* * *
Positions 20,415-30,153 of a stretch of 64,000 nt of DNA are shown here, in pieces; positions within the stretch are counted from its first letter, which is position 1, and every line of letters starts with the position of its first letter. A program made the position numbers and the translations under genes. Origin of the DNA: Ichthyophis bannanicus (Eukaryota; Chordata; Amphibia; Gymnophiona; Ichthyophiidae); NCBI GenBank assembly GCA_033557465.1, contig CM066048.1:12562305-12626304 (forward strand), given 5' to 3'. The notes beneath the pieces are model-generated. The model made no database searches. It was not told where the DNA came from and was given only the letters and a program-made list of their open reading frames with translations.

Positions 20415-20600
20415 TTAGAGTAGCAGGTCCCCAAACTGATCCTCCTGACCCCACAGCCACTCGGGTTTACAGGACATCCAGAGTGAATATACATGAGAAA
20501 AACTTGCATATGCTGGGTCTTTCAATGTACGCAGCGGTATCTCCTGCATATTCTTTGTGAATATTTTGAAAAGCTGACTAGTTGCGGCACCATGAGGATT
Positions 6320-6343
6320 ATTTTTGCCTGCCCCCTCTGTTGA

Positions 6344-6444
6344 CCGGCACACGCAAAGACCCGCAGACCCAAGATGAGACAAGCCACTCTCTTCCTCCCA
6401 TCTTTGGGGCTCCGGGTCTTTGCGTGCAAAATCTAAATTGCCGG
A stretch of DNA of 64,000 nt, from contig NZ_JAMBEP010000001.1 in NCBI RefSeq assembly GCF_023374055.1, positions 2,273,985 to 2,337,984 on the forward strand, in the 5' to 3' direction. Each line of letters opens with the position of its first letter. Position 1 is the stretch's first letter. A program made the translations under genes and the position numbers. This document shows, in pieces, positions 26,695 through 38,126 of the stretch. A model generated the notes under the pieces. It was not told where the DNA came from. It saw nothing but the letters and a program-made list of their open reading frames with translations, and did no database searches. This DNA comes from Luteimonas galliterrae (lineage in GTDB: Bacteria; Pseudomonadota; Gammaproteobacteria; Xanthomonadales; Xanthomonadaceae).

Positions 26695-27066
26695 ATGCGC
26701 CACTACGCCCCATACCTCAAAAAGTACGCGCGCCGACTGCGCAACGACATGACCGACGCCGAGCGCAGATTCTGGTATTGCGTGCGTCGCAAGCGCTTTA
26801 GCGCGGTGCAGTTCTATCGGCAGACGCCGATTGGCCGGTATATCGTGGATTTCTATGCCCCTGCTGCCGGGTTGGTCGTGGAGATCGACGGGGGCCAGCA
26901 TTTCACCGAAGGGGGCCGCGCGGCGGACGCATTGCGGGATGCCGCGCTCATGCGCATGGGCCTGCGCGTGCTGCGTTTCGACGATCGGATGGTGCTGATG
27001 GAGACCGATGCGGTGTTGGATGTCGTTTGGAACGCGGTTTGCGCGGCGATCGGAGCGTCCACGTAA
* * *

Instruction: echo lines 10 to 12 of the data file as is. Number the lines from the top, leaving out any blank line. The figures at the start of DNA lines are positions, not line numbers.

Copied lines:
A stretch of DNA of 64,000 nt, from contig NZ_JAMBEP010000001.1 in NCBI RefSeq assembly GCF_023374055.1, positions 2,273,985 to 2,337,984 on the forward strand, in the 5' to 3' direction. Each line of letters opens with the position of its first letter. Position 1 is the stretch's first letter. A program made the translations under genes and the position numbers. This document shows, in pieces, positions 26,695 through 38,126 of the stretch. A model generated the notes under the pieces. It was not told where the DNA came from. It saw nothing but the letters and a program-made list of their open reading frames with translations, and did no database searches. This DNA comes from Luteimonas galliterrae (lineage in GTDB: Bacteria; Pseudomonadota; Gammaproteobacteria; Xanthomonadales; Xanthomonadaceae).

Positions 26695-27066
26695 ATGCGC